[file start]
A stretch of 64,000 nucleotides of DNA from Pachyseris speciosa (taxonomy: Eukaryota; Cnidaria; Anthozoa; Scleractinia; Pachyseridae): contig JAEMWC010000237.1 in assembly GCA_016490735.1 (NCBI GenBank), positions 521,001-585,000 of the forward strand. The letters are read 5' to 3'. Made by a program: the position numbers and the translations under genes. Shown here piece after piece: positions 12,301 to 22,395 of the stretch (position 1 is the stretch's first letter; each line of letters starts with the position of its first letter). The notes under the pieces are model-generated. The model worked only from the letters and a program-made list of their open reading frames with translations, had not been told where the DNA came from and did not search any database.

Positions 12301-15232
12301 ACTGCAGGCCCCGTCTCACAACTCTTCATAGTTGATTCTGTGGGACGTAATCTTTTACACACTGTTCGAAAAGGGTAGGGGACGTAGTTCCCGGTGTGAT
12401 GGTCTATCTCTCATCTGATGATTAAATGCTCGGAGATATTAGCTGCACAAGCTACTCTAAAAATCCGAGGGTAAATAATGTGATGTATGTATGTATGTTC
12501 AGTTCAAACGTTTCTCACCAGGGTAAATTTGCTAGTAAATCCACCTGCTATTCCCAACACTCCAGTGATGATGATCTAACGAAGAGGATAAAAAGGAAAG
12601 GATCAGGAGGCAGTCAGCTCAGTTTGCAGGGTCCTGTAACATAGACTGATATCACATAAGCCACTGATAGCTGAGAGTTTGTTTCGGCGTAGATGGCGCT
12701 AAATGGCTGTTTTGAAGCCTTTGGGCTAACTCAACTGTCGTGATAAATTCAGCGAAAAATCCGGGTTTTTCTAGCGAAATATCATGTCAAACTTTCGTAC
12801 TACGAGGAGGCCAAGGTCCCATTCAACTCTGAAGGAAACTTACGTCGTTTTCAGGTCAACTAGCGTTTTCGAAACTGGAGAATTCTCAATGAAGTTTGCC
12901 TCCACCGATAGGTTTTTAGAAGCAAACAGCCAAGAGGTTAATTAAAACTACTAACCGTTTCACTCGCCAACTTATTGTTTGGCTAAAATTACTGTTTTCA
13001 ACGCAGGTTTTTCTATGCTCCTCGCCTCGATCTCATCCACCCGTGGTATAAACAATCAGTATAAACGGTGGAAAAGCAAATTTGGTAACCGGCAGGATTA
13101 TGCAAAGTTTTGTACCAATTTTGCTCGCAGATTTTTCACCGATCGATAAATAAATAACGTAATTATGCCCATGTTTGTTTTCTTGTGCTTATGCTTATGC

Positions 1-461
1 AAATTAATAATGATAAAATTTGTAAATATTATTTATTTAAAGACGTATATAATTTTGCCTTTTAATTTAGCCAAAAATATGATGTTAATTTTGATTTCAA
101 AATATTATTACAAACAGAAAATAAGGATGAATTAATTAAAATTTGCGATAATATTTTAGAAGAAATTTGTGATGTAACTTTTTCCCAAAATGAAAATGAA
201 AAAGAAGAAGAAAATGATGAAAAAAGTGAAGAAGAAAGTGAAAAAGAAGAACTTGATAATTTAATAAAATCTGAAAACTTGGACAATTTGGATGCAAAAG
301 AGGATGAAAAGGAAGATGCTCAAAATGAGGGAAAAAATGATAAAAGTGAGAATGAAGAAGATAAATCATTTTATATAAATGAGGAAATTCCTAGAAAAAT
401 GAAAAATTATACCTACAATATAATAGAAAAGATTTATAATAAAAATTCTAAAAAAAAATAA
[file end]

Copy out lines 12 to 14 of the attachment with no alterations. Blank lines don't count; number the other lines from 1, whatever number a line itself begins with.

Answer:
Positions 1-461
1 AAATTAATAATGATAAAATTTGTAAATATTATTTATTTAAAGACGTATATAATTTTGCCTTTTAATTTAGCCAAAAATATGATGTTAATTTTGATTTCAA
101 AATATTATTACAAACAGAAAATAAGGATGAATTAATTAAAATTTGCGATAATATTTTAGAAGAAATTTGTGATGTAACTTTTTCCCAAAATGAAAATGAA